The National American Woman Suffrage Association (NAWSA) Collection is a library of nearly 800 books and pamphlets documenting the suffrage campaign. They were collected between 1890 and 1938 by members of NAWSA and donated to the Rare Books Division of the Library of Congress on November 1, 1938. The bulk of the collection is derived from the library of Carrie Chapman Catt, president of NAWSA from 1900-1904, and again from 1915-1920. Additional materials were donated to the NAWSA Collection from the libraries of other members and officers, including Elizabeth Cady Stanton, Susan B. Anthony, Lucy Stone, Alice Stone Blackwell, Julia Ward Howe, Elizabeth Smith Miller, and Mary A. Livermore.
The complete collection consists of a variety of materials—newspapers, books, pamphlets, memorials, scrapbooks, and proceedings from the meetings of various women’s organizations—documenting the suffrage fight.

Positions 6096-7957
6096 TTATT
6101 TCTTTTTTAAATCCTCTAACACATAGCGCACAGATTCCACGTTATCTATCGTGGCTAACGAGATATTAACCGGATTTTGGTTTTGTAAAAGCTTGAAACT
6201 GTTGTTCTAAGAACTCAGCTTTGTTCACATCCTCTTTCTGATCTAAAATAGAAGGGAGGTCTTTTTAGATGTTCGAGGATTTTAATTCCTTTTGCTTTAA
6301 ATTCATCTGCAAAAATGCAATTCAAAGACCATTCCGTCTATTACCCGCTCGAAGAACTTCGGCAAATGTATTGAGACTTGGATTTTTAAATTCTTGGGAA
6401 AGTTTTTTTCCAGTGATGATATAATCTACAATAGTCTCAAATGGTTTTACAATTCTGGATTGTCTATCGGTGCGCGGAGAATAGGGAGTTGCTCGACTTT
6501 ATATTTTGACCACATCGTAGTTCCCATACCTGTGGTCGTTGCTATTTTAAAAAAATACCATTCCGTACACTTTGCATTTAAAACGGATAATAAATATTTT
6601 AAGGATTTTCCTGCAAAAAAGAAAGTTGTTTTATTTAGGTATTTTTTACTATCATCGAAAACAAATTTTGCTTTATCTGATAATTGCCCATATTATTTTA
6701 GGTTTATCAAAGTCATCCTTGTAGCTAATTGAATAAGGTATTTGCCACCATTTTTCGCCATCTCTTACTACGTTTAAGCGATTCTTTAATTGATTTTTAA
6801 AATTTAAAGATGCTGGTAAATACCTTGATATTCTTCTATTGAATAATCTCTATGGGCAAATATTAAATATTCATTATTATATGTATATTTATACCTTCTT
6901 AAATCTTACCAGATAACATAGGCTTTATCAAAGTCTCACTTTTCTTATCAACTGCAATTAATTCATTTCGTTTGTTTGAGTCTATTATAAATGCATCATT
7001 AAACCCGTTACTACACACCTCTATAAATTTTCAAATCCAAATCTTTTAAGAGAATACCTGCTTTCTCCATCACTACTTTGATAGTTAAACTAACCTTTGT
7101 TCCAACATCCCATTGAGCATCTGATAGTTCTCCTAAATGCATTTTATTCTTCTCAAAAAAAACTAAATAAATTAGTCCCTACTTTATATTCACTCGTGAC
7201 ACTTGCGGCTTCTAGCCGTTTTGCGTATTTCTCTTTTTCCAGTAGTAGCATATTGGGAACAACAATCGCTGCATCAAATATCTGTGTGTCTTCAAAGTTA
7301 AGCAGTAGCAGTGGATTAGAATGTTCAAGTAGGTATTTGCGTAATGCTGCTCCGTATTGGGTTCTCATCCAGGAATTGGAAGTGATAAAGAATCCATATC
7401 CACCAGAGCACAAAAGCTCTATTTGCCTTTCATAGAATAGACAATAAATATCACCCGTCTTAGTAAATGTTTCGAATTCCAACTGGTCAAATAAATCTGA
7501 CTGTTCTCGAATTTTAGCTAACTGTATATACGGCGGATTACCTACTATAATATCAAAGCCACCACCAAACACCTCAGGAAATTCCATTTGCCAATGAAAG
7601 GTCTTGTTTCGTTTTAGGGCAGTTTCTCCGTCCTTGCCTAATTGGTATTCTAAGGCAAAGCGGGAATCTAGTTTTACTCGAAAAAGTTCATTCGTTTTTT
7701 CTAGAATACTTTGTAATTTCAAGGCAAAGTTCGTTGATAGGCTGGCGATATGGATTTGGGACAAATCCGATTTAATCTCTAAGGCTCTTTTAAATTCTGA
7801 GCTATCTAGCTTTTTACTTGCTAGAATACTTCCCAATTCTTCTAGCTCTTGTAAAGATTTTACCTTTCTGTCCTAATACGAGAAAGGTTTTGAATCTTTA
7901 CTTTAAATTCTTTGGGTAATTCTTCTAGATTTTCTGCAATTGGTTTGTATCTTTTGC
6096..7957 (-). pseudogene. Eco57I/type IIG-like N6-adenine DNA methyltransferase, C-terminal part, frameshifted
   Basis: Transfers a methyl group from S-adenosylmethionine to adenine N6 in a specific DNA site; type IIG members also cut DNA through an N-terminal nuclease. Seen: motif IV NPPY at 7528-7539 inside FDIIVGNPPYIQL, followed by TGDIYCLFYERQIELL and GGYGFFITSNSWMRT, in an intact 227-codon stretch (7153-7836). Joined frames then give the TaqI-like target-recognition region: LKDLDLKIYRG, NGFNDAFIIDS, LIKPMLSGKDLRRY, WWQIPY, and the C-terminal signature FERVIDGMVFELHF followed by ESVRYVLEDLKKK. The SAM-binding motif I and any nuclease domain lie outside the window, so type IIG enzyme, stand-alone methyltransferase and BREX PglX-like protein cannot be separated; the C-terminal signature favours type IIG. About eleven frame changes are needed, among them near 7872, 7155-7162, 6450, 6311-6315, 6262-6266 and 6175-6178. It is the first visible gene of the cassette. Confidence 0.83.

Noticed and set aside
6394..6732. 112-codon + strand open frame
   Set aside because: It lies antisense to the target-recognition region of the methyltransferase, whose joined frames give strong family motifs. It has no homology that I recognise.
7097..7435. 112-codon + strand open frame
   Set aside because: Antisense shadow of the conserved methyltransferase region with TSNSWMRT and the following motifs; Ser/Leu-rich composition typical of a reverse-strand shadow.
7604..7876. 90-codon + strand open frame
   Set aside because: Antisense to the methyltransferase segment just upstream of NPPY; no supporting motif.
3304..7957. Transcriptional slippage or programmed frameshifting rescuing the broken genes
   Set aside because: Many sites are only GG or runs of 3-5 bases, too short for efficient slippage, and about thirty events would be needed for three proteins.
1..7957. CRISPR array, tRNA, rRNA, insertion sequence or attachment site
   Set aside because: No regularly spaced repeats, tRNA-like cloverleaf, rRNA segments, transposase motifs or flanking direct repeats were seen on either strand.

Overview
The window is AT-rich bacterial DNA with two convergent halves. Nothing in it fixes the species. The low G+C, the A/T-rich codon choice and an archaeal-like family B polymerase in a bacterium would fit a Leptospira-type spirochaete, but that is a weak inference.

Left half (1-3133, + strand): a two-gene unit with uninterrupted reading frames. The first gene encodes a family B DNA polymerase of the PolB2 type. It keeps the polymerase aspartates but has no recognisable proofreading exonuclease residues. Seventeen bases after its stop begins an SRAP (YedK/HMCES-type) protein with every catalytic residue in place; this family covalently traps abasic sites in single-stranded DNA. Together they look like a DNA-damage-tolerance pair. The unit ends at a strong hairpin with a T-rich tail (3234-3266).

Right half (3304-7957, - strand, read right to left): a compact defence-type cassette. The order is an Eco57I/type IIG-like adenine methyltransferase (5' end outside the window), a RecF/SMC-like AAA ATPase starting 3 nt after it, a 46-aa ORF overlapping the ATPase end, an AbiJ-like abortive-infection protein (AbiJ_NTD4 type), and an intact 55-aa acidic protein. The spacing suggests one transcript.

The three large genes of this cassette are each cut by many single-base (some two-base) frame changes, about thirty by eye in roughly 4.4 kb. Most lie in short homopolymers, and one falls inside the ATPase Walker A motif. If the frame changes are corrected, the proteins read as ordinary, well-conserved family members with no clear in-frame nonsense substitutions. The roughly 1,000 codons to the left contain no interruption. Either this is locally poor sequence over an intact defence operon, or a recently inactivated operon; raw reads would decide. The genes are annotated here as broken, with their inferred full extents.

The materials in the collection amount to approximately 65,683 pages and can be broken down as follows:
Books . . . . . . . . . . . . . . 37,382
Memorials . . . . . . . . . . . . 278
Pamphlets . . . . . . . . . . . 4,165
Proceedings/Reports . . . 2,058
Serials . . . . . . . . . . . . . 21,800
TOTAL . . . . . . . . . . . 65,683
This online selection was based on a number of user groups in mind: students at both the high school and college levels interested in developing a basic understanding of the suffrage movement; teachers of courses at these levels; and advanced scholars engaged in research. In all cases, materials were selected that best represented the NAWSA organization and its place in the woman suffrage campaign.
Users should note that the collection mirrors the biases of NAWSA’s membership. For the most part, it represents the concerns of well-educated, middle- and upper-class white women living in the North, and especially in New England. There is little in the collection to document the role of Southern women or women of color. Working-class women receive a slightly larger share of attention, but, for the most part, the collection details the experiences of the affluent white women who formed the suffrage campaign’s leadership cadre.